After the armed demonstration and threats to kill Al-Kadhimi whom the militiamen accused of treason, the government released a dozen members of the group who had been detained in the blitz assault.
This time Al-Kadhimi said the defendant would stay in custody until the end of the enquiry. Officials said other militiamen would be summoned for investigation in murders of pro-protest activists.
Still, many Iraqis believe Al-Kadhimi’s response to the PMF has been ineffective, weak and off the mark. Since he came to power a year ago Al-Kadhimi promised his government would claim a monopoly on the legitimate use of arms but numerous militias remain at large.
Iraqi security and judicial authorities have consistently failed to publicly identify or charge the perpetrators of killings that have not been claimed. Over 30 activists have been assassinated in Iraq since mass anti-corruption protests started in October 2019. The killings and abductions have forced thousands of activists to flee their homes or continue to live in fear.
Casting himself as the champion of a strong state, Al-Kadhimi must understand that his priority should be to reinvent the state in order to deal with loosely organised militias using the PMF and the fight against IS as a cover for violent anti-state activities.
It is widely believed that the rouge groups which are stretching their influence in the society well beyond their numbers are actively engaged in a long-term effort to take control of the state.
The militias’ campaign to kill and intimidate pro-reform activists who also resist Iran’s heavy-handed interventions in Iraqi affairs is seen as an attempt to suppress their participation in Iraq’s next parliamentary elections in October.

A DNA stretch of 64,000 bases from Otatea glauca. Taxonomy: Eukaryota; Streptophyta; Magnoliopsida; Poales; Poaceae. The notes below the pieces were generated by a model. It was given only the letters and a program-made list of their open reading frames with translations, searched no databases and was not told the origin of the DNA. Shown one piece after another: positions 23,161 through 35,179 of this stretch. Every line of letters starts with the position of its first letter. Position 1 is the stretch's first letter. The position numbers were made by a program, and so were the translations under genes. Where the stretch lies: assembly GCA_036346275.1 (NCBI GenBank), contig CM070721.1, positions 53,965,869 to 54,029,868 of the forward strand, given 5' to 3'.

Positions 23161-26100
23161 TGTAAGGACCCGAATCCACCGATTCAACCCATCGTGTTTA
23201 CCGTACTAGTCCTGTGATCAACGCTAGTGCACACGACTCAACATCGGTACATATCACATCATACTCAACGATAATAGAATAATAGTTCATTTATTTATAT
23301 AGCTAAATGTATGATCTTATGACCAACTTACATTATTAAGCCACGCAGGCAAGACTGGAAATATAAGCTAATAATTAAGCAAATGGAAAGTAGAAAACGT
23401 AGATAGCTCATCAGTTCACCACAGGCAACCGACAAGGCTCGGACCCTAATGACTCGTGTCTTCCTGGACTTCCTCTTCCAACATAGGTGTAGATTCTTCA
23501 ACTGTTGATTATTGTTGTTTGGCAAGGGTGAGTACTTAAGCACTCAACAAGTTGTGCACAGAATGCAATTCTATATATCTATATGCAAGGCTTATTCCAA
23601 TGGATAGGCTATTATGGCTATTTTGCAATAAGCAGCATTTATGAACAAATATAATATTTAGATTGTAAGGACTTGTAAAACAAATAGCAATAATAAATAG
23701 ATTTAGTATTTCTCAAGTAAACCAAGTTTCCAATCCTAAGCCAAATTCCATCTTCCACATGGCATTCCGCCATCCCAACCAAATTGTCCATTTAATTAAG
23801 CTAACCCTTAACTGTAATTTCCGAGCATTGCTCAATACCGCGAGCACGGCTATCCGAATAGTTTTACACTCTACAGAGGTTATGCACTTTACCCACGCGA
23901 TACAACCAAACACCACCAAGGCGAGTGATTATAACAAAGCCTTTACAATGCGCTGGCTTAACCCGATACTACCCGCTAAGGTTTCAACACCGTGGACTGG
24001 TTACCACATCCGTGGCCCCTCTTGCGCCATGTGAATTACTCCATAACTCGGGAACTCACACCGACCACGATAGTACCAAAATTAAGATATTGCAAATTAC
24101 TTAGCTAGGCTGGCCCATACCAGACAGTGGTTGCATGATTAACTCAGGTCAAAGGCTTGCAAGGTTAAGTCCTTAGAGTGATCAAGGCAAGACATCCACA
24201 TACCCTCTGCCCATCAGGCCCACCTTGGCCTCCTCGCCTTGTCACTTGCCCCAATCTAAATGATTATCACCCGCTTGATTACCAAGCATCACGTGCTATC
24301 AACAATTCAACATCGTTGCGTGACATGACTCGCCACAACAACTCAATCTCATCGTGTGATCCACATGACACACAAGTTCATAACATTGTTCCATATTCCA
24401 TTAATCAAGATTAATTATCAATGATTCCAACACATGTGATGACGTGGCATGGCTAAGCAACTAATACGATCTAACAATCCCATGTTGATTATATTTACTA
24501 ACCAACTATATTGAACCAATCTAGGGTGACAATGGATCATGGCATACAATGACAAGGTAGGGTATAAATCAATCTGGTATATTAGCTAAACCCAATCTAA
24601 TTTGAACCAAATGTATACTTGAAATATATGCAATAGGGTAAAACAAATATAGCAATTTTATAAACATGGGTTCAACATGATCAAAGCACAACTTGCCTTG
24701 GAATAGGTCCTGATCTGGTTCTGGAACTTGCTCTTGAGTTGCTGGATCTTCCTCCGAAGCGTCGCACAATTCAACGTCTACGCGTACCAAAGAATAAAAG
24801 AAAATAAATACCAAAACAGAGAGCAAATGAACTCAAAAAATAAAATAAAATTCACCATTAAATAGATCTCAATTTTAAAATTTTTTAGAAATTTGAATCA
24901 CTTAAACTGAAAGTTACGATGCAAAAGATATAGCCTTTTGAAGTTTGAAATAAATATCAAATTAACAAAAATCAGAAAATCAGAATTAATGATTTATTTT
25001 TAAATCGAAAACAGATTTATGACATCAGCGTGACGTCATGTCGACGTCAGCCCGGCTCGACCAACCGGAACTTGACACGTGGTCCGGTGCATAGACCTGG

Investigators in Muslih’s case should, therefore, probe other cases of activists being murdered, looking into last week’s mutiny and making an overall review of PMF activities and whether the organisation entertains any desire for an armed overthrow of the government.
At the centre of the whirlwind sparked by the militias’ rebellion is the future of Iraq, which has long became a failed state. If the unruly militias maintain their defiance, the government will lose what little credibility it had left and Iraq will be teetering on the edge of collapse.
The Iraqi Defence Minister Juma Anad has warned of a civil war should confrontations with the militias continue. He said PMF officials should have met with Al-Kadhimi to resolve the dispute over Muslih’s arrest instead of flexing their muscles on the streets of the capital.
“They shouldn’t have made threats of using force or resorted to arm twisting,” Anad said in a statement. “The army has the potential to fight a state, not 40 vehicles carrying some armed men.”
By and large Iraq has reached a tipping point in state-PMF relations, which underscores the need to solve the problem in order to prevent a wider spread of disorder.
The last thing Iraqis want to see is a civil war between the army and the PMF, but preventing such a war depends on Al-Kadhimi being effective and strong enough to resolve matters with the militias rather than continually trying to manage them.
It is widely believed Al-Kadhimi should stop the resurgence of the militias and start rethinking the PMF; one possibility is to restructure the PMF to place it under the government’s control.
Every ordinary Iraqi knows the conventional wisdom: eat him at lunch before he eats you at dinner. The government should reform the PMF while it remains strong, or it will suffer the consequences.
Al-Kadhimi’s politics of appeasement has not been working for over a year and his crackdown on the killers of pro-reform protesters can finally give people some hope that he is ready to act.
*A version of this article appears in print in the 3 June, 2021 edition of Al-Ahram Weekly